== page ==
40 Essential Albums of 1967
23 Tim Buckley Goodbye and Hello Elektra
Buckley's second album was a far cry from the folk-rock
conventions of his 1966 debut,
rich in acid-Renaissance trimmings (harpsichord, harmonium)
and dominated by the elaborate title suite.
to the radical vocal freedom and liquid sadness of Buckley's
imminent classics (1969's Happy Sad, 1971's Starsailor),
Goodbye and Hello - produced by Lovin' Spoonful guitarist
Jerry Yester - was a triumph of form, with Buckley's light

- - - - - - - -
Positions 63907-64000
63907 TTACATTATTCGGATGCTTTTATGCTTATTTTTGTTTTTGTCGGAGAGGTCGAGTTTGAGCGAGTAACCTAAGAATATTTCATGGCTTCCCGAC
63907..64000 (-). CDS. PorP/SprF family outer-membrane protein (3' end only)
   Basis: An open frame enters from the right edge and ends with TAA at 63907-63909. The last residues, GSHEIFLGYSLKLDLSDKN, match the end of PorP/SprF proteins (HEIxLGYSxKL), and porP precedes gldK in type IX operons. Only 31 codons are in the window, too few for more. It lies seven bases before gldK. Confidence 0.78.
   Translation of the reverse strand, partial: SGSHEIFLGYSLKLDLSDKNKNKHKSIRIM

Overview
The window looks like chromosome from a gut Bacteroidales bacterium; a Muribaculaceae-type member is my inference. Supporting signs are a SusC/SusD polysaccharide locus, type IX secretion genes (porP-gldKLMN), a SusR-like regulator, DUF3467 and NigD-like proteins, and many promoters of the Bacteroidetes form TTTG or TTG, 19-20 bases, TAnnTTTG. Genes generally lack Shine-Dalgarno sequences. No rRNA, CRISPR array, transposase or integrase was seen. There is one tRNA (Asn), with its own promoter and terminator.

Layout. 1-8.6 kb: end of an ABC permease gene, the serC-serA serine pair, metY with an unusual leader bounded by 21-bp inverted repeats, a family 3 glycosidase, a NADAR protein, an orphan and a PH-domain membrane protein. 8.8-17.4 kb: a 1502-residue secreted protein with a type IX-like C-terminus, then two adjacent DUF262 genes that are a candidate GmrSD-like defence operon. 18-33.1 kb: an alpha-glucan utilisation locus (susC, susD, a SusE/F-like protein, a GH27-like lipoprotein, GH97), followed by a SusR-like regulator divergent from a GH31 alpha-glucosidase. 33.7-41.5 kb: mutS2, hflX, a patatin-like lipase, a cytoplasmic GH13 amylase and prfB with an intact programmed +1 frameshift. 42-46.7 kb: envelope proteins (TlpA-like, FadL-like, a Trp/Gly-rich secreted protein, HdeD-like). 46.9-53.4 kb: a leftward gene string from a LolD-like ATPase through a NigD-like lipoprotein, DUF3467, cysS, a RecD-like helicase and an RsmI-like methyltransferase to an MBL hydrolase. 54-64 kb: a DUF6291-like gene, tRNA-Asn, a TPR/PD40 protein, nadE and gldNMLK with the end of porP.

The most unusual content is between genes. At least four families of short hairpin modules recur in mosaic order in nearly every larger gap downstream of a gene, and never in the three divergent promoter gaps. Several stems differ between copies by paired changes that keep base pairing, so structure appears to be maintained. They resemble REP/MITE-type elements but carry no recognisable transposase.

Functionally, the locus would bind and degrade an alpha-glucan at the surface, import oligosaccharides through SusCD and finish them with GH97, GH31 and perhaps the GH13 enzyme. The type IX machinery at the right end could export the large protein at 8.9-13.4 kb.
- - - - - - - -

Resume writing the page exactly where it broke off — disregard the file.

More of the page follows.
tenor voice curling through "Hallucinations" and
"Morning Glory" like incense smoke.
Goodbye and Hello was also a deeply personal album, even
though Buckley wrote lyrics to only half of the ten songs
(he co-wrote the others with Larry Beckett). In the thrilling
gallop and stratospheric scat-singing of "I Never Asked
to Be Your Mountain," Buckley soars in desperate need
yet defends the wanderlust that was breaking up his marriage.
song was so important to him - the child in the second verse,
"wrapped in bitter tales and heartache," was his
then-infant son, Jeff - that Buckley did twenty-three vocal
takes, singing live with the studio band.